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3 common insurance mistakes people make after a car crash

On Behalf of | Feb 22, 2024 | Auto Accidents

Insurance coverage is mandatory for motorists in nearly every state. The average person expects minimal challenges when pursuing an insurance claim after a car crash. However, many people make mistakes when trying to negotiate with insurance providers and might end up without the compensation they need after a lengthy negotiation process.

There are certain mistakes that are more common than others, and those preparing to handle an insurance matter could protect themselves by learning from other people’s errors. The following are some of the most common mistakes that people make when negotiating an insurance claim following a major car crash.

Apologizing to an insurance professional

What people do out of politeness sometimes puts them at a legal disadvantage when they need compensation. Specifically, the choice to apologize to an insurance professional might seem reasonable given the personal details someone has to share with that professional and the work they must do while handling the claim. Sadly, insurance companies can and do use apologies as a way to avoid responsibility. Professionals may try to claim that the apology was essentially an acknowledgment that someone knows they were at fault for the collision.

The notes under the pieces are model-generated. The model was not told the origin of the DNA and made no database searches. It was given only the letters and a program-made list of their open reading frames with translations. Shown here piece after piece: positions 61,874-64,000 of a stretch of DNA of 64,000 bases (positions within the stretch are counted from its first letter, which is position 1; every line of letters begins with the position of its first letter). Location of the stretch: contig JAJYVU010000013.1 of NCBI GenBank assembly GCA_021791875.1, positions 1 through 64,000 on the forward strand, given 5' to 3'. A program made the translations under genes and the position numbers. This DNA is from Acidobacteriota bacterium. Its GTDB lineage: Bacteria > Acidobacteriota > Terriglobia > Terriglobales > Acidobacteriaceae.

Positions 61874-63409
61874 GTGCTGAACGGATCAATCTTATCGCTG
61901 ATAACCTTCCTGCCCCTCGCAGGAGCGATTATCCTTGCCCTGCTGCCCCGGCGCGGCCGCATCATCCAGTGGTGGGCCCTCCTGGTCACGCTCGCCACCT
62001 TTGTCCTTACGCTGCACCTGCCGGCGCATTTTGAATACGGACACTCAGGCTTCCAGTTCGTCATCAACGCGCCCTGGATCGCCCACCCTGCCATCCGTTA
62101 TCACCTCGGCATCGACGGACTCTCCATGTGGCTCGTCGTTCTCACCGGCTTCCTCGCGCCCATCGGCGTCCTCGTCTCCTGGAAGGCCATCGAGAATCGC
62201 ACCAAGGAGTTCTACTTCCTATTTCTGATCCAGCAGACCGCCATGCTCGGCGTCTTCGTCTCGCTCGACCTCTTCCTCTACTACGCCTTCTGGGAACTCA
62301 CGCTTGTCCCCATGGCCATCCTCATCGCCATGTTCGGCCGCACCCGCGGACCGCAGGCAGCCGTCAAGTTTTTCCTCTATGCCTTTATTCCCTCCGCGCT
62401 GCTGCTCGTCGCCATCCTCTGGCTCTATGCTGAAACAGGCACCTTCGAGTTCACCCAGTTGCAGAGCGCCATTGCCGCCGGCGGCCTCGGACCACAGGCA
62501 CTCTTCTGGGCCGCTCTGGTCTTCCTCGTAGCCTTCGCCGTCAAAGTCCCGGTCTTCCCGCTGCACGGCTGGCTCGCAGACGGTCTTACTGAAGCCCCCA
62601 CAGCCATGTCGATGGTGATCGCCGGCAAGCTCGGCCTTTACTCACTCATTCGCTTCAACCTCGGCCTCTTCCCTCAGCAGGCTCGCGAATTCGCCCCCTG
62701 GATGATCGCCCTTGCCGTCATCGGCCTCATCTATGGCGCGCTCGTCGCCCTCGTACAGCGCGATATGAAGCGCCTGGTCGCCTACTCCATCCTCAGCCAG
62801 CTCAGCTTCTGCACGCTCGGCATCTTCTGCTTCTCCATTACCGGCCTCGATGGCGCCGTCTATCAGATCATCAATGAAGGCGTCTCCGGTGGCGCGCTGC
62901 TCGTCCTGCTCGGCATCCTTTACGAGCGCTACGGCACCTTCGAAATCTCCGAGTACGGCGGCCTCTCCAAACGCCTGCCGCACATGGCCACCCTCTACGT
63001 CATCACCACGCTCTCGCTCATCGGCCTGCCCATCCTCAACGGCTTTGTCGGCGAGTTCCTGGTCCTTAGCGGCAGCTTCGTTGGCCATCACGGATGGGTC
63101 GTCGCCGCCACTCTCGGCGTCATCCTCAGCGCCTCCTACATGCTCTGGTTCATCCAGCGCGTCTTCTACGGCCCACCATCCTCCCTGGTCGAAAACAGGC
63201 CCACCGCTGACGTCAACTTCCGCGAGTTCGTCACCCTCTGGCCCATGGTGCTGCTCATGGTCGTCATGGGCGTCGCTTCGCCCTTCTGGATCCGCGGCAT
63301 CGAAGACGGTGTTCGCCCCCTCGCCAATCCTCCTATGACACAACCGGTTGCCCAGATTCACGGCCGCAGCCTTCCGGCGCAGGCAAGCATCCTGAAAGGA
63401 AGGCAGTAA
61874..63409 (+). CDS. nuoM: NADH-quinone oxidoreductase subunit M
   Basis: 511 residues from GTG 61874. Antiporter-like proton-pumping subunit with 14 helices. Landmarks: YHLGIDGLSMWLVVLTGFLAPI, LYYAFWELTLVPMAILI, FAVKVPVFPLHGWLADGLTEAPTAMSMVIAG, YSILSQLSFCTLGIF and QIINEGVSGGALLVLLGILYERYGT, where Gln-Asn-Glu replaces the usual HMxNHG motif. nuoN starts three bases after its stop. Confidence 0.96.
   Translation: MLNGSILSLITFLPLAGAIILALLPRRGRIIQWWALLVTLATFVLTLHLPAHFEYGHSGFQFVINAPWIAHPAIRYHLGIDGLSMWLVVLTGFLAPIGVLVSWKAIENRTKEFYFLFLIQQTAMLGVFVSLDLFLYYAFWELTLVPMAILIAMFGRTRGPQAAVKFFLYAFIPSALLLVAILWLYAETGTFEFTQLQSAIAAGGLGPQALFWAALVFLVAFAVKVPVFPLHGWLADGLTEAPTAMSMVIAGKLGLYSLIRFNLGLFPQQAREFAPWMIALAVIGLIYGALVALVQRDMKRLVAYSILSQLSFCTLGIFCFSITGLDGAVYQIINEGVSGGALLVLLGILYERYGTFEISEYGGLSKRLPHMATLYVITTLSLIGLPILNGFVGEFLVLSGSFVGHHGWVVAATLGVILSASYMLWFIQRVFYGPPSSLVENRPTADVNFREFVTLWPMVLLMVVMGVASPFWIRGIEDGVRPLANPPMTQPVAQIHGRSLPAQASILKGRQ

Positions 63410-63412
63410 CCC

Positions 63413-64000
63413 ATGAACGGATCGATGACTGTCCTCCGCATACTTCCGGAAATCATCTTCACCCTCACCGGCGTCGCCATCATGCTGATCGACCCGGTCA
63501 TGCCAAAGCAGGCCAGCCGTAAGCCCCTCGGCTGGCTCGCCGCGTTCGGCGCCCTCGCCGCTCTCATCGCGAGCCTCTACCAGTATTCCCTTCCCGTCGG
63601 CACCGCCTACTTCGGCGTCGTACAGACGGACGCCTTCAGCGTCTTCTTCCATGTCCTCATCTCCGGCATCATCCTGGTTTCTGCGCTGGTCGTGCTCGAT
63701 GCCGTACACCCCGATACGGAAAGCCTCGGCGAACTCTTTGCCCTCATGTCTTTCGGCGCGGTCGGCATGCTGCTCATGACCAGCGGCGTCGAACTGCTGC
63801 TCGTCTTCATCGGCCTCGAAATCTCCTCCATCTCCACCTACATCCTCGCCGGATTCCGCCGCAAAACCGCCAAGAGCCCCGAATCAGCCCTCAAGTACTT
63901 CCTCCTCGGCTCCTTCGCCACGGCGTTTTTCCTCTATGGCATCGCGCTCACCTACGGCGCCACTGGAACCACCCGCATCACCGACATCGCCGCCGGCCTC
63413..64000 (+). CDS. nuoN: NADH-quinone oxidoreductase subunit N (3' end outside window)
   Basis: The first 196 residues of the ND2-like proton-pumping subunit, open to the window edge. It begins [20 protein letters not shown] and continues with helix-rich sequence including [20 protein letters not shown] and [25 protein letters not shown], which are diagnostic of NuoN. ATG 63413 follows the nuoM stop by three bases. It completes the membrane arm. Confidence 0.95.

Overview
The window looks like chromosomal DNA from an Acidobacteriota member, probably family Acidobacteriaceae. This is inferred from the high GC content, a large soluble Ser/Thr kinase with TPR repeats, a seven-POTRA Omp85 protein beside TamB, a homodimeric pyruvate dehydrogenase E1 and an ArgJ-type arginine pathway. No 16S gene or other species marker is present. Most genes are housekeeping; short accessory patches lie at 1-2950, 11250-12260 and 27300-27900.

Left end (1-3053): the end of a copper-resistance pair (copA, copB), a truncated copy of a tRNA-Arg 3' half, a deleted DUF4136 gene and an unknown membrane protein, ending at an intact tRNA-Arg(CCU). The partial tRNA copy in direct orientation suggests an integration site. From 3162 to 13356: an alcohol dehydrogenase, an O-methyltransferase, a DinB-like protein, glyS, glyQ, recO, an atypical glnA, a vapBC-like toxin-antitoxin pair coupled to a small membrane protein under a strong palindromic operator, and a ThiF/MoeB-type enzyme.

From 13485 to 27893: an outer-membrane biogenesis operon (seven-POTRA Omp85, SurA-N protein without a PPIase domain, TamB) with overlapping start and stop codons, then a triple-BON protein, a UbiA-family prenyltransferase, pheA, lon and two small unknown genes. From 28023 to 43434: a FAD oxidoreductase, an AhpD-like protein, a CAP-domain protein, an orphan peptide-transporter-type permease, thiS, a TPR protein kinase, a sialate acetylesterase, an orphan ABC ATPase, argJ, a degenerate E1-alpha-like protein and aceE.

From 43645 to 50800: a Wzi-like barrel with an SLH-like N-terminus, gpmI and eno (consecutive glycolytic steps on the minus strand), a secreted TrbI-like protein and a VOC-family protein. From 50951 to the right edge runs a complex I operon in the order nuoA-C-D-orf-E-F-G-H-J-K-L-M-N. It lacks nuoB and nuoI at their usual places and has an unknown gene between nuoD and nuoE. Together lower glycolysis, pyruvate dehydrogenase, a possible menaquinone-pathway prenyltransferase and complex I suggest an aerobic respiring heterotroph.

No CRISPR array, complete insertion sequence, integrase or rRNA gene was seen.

Providing a recorded statement

There are some scenarios in which a recorded statement is necessary. Insurance professionals also often try to trick those who don’t technically need to give a recorded statement into doing so. They can then ask questions that implicate someone and make it seem as though they were at least partially to blame for the crash. Those who do have to provide recorded statements often benefit from having legal representation present with them during that conversation to ensure they don’t end up tricked and manipulated by the insurance professional guiding the conversation.

Accepting an early settlement

Insurance companies offer settlements as a way to minimize their liability. Someone who has accepted a settlement cannot request additional compensation even if what they have so far received is well below the policy limits and they have additional expenses. Those involved in an insurance claim need to have a firm idea of what the incident could cost them and how much compensation they could receive based on the terms of the policy that applies.

Ultimately, trying to handle insurance negotiations without legal support is a common mistake. It is often easier for people to obtain the maximum amount of compensation when they have someone who understands the law and policy jargon advocating for them. Ultimately, learning from the mistakes of others can help someone take much of the risk out of the insurance claims process.

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